Pakatan Harapan chairperson Dr Mahathir Mohamad said the coalition would not be affected by any infighting in certain parties and so far, the coalition has been functioning well as the government.
"Within the parties themselves, there may be some fights for positions (and) so on, but that has not affected the Harapan coalition. We have four parties and one not in the coalition but in the government (Warisan).
"The four parties are equally strong and we have to reach (a) consensus whenever we have anything to decide... there might be differences, but we can live with it and up to now we are functioning quite well in the government," he said during a dialogue session with Malaysians residing in Austria and the Slovak Republic in Vienna, Austria, last night.
He was responding to a question from the floor whether the coalition had infighting after being elected the government since May last year.
Harapan comprises four parties – PKR, DAP, Bersatu and Amanah.
Replying to another question, Mahathir said nuclear power would not be the source of energy for Malaysia until experts and science find a solution for treating nuclear waste and reverse the process of extracting the radiation so it would not affect people's health.
The prime minister said the waste generated by nuclear power was dangerous and trying to get rid of it would be a problem.
"Because up to now science has not managed to reverse the process, you can activate the material to function and have radiation (for power but) no way to reverse it.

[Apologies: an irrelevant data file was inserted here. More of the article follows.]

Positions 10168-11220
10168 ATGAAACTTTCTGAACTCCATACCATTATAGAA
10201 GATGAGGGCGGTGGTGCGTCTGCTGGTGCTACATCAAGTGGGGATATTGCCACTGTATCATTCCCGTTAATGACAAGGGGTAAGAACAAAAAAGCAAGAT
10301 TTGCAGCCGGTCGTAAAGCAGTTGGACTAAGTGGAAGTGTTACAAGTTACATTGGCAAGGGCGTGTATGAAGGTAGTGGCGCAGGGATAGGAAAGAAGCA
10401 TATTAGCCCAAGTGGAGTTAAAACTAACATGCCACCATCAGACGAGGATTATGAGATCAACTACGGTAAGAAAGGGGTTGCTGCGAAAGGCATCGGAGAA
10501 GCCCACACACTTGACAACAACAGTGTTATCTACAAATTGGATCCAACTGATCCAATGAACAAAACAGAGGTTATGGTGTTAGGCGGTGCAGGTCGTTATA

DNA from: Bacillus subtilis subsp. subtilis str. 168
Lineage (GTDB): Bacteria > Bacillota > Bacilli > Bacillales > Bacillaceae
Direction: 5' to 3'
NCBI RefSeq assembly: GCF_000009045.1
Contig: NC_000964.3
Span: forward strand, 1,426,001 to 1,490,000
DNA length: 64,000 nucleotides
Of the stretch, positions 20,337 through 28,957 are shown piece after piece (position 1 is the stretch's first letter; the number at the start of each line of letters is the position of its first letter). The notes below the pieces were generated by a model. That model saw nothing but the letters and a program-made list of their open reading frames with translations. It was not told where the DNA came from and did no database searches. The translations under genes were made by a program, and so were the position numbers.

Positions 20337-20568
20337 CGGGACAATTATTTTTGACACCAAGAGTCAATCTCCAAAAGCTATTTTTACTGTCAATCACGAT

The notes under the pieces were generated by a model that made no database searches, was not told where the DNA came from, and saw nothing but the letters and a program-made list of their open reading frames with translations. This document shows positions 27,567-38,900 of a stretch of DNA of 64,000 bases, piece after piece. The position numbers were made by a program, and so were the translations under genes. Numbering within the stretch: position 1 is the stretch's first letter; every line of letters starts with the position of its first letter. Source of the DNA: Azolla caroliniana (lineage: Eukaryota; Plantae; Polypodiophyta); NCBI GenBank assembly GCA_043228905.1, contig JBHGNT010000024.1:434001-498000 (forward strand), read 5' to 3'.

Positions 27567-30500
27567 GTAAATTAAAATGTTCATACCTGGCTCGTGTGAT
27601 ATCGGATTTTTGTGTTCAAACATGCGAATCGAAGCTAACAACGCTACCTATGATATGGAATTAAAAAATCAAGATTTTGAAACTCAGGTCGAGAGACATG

"So until then we will not accept nuclear power plants. But when the time comes, when they (science and experts) are able to treat the nuclear waste and it is safe (to the people), of course we will reconsider... but at the moment, no," he said.
He was answering a question whether Malaysia had alternative plans for power apart from the existing source of energy in the country.
Mahathir said at one time Malaysia sold ‘amang’, a by-product of tin mining industry, to the Japanese who used the radioactive power of the product for its colour television industry.
"But now TV is all about LED and (the Japanese) do not use the material anymore. But the material is dangerous and we had long arguments with the Japanese company and eventually we reserved one square mile of land to bury the waste," he added.
Replying to another question on corruption, Mahathir said that at the moment the government is seen to be corruption-free and nobody is saying that the administration is corrupt.
"I cannot say if we will be corruption-free in the future, but at the moment people say we are not corrupt," the premier added.
About 100 people attended the dialogue session including officers from the Malaysian Embassy.
Malaysian Ambassador to Austria Ganeson Sivagurunathan moderated the session which took about an hour.
Also present were Mahathir's wife Dr Siti Hasmah Mohd Ali and Deputy Foreign Minister Marzuki Yahya. The prime minister is on a three-day working visit to Austria.